The University of California at Berkeley may finally feel the repercussions of their conservative censorship with a new lawsuit being brought against the college.
The trouble began for the liberal-leaning college months ago after conservative pundit Milo Yiannopolous was scheduled to speak on campus. Leftist students who were afraid that Yiannopolous might say something to offend them forced the cancelation of his appearance by escalating their protest to a riot, instigating massive security concerns for the campus. Now, with Ann Coulter, another right wing media figure, scheduled to appear on Thursday, Berkeley was on high alert for more domestic terrorism by the left.
The college offered to change the date and venue for Coulter, but would do so in a way that kept the location secret until mere hours before the event began. Coulter refused, and then vowed to be present and ready to speak at UC Berkeley on Thursday, no matter what the official status of the event was.
Berkeley may have more trouble than just Ann Coulter throwing an informal rally, however, as student groups prepare a lawsuit against the school for what they believe is a discriminatory action against conservatives.
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“Students at the University of California at Berkeley are preparing to sue the school after the cancellation of conservative pundit Ann Coulter‘s speech, which was originally scheduled for Thursday.
“On Wednesday, school officials informed the Berkeley College Republicans and the non-partisan Bridge USA, which coordinated the event, they decided to cancel the event because of security concerns. Instead, the afternoon of May 2 was offered as an ‘appropriate, protectable venue’ at the public university, but Coulter said she wasn’t available on that date.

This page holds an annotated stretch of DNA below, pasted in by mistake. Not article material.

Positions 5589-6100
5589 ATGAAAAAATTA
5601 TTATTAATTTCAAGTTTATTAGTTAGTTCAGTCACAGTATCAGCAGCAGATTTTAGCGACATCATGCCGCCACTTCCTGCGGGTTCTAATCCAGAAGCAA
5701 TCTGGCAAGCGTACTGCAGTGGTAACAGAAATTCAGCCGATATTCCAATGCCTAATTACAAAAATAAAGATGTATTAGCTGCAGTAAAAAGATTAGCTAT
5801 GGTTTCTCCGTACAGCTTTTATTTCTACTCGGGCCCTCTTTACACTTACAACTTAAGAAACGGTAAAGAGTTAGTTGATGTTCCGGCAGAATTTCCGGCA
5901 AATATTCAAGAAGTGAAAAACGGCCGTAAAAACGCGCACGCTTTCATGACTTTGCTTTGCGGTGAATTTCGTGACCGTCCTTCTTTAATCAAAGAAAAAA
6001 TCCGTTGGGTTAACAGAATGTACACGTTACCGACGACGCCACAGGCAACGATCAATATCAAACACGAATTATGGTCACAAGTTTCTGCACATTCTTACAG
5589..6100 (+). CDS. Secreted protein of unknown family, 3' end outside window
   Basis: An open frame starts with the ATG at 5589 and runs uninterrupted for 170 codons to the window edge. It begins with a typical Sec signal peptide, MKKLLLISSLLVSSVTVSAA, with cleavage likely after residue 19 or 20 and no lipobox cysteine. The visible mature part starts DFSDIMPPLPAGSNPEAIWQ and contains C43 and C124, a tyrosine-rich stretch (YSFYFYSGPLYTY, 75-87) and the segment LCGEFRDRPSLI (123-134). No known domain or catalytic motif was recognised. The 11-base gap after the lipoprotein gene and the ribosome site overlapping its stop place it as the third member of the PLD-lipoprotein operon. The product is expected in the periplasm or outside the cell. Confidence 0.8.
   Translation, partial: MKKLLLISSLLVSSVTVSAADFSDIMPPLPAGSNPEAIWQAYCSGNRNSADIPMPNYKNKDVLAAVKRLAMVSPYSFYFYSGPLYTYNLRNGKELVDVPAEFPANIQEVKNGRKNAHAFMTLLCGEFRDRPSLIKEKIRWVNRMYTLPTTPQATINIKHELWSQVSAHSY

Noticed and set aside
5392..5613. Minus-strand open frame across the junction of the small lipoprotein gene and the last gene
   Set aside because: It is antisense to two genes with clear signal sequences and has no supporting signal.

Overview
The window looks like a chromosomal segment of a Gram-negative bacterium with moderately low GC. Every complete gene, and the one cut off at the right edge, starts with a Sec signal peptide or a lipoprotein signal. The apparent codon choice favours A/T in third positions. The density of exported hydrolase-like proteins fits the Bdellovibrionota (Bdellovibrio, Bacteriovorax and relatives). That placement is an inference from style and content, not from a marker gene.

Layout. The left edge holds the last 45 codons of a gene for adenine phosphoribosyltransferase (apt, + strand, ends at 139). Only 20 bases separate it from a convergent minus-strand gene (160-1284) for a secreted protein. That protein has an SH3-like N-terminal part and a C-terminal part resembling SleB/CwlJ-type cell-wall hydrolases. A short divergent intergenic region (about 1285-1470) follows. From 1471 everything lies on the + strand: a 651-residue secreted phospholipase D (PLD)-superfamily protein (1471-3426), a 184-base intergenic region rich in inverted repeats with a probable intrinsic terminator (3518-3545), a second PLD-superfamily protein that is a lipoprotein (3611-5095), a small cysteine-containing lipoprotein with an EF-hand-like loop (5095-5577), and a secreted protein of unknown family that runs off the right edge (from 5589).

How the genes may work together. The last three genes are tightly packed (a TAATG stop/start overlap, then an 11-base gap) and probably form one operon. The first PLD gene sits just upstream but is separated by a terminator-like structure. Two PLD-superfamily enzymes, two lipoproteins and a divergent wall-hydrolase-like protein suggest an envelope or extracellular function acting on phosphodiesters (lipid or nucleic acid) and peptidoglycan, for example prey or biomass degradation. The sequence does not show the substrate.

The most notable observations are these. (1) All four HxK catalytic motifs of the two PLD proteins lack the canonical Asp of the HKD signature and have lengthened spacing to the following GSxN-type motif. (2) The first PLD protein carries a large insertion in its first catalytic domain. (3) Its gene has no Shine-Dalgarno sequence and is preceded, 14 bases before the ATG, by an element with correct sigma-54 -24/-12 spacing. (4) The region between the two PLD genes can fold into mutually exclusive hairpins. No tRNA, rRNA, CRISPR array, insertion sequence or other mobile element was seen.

“‘We are drafting a lawsuit and hope that Berkeley will do the right thing in the face of national pressure,’ Harmeet Dhillon told the East Bay Times on Saturday. ‘It’s pretty clear. There is a First Amendment right of student groups to have equal access to university facilities. The university can’t impose artificial discriminatory rules on differing viewpoints that it doesn’t impose on other viewpoints.'”
“On Friday, Dhillon wrote separate letters to UC Berkeley’s Interim Vice Chancellor Stephen Sutton and chief attorney Christopher Patti. If the commentator is not allowed to give a speech Thursday, she warned, Dhillon said she would file a lawsuit in federal court on behalf of the student group. The students’ constitutional right to free speech are being violated, she said.”
Ironically, UC Berkeley had previously considered itself a bastion of free speech in the United States. With that reputation now tarnished beyond all comprehension, there are very few options left for how the school can proceed with this event. Whatever path they chose, they must understand that all eyes will be on Berkeley come Thursday, should a showdown between Coulter and the college erupt.